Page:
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Tuesday, 15 March 1966

Mr Allan Fraser (EDEN-MONARO, NEW SOUTH WALES) (Monaro) . - I second the amendment. The purpose of the Australian Labour Party in submitting this amendment is to divide the House on this issue. The House will be rising in a few minutes for dinner. I hope that a vote will be taken before then, because tonight it is proposed to debate another topic. The cases for and against the New Zealand-Australia Free Trade Agreement have been argued and the facts are now before the electorate. The most important service that I can render to the great dairying electorate that I represent is to ensure that every member of this House is called upon to record his vote upon the matter. Therefore, I hope that there will be no delay and that the House will be enabled to vote on this issue before we rise for dinner.

It will be very interesting indeed to see how members of the Australian Country Party vote on the amendment. The amendment contains these words -

.   . the Agreement is detrimental to the interests of the Australian primary producers.

The reasons for this statement have been put clearly, not only in this place this afternoon, but also by leaders of the dairy industry throughout Australia. If the members of the Country Party vote against the amendment and against the interests of the Australian primary producers, they will be voting against the wishes of the dairy industry of Australia.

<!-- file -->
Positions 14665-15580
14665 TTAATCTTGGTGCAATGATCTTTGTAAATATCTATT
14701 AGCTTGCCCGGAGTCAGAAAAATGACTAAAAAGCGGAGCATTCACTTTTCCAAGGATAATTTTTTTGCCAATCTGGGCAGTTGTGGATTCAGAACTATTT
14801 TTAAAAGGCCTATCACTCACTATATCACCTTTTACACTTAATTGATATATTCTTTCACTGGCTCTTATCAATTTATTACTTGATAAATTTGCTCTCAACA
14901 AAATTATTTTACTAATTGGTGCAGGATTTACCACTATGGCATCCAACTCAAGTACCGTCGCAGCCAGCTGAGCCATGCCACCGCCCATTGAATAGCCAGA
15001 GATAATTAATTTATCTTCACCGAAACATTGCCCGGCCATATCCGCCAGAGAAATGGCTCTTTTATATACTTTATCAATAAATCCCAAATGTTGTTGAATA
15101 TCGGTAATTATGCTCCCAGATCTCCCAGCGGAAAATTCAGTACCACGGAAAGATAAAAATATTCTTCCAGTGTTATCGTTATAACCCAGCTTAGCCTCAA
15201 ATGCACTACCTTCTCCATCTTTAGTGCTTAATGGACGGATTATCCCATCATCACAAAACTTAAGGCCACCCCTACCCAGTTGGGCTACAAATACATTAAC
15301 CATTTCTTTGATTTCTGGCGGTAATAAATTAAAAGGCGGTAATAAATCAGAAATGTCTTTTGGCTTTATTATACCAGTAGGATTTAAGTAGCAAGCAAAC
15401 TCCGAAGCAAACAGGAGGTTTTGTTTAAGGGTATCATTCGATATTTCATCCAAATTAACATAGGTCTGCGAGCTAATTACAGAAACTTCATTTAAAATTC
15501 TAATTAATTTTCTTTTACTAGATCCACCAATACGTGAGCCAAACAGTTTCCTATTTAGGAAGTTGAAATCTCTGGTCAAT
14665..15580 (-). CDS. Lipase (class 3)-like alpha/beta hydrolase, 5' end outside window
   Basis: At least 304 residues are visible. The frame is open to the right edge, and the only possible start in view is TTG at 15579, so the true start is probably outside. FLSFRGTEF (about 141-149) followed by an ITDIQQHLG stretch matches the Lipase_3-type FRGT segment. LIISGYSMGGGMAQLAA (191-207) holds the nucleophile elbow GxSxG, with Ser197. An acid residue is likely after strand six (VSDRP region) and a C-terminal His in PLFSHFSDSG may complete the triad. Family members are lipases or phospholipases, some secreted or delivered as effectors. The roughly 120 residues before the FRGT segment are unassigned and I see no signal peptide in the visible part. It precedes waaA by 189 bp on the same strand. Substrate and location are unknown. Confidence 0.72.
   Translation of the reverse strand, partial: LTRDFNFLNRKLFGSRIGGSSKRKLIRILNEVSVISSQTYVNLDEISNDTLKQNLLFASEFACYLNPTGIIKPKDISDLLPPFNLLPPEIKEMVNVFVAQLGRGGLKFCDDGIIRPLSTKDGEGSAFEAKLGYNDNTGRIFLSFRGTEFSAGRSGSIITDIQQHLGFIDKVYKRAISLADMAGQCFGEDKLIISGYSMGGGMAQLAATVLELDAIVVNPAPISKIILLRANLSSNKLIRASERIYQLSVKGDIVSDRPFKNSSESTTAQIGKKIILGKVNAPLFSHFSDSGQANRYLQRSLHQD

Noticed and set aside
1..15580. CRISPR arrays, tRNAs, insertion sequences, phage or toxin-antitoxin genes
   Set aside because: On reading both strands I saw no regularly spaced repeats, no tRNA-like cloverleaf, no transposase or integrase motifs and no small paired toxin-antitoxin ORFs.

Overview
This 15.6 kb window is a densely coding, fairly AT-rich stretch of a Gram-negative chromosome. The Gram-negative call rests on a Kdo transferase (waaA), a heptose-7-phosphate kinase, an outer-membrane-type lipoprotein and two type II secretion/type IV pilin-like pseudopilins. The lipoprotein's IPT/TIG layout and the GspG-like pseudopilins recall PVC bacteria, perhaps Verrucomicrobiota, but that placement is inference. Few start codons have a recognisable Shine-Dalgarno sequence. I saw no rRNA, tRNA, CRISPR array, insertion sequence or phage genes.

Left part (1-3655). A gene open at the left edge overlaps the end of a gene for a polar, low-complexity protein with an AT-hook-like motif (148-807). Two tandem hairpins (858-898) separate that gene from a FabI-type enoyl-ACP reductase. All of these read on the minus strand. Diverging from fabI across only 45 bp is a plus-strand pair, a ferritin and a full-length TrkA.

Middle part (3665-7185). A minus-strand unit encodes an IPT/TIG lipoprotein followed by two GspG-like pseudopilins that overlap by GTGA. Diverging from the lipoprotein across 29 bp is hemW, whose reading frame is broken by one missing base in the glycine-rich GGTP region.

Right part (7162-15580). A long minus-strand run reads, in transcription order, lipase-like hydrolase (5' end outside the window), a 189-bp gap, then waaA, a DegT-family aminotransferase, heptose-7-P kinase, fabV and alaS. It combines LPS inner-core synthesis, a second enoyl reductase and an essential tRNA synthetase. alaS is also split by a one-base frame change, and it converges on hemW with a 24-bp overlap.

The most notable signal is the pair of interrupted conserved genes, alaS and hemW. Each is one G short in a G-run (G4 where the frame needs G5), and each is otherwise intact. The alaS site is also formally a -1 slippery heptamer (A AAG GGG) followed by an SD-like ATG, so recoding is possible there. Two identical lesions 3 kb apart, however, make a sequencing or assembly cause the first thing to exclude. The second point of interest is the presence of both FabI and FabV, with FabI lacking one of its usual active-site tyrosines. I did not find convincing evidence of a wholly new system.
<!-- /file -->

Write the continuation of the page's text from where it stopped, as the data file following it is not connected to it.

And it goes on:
Mr Robinson - Rot. You know it is.

Mr Allan Fraser (EDEN-MONARO, NEW SOUTH WALES) - I do not know how many members of the Country Party will care to show themselves to be false shepherds as has the honorable member for Cowper. The speech delivered by the honorable member was a piece of special pleading and of deception of his own constituents, whose interests he ought to be representing in this Parliament. I believe that the vote on this amendment will demonstrate once again that the Country Party is simply a carbon copy of the Liberal Party and that, when the chips are down, members of the Country Party are prepared to allow themselves to be dragged by their tails by the Liberal Party to vote against the interests of the country people whom they are supposed to represent.

I was very glad to notice a few days ago a report that, after a lapse of 20 years, the Country Party is again to contest the seat of Eden-Monaro. On the last occasion on which the Country Party contested EdenMonaro its candidates lost their deposits. The more candidates in an election the better. The wider the choice for the electorate the more are the interests of democracy served. I conclude my remarks by saying that I want to see a demonstration for the benefit of the dairy farmers of EdenMonaro that a Country Party candidate for the seat would be bound, just as much as members of the Country Party in this

House are bound, to follow the dictates of the Liberal Party whenever called upon to do so and to vote solidly with it on all issues on which the Liberal Party finally calls the tune and which involve the sacrifice of the interests of Australian primary producers.

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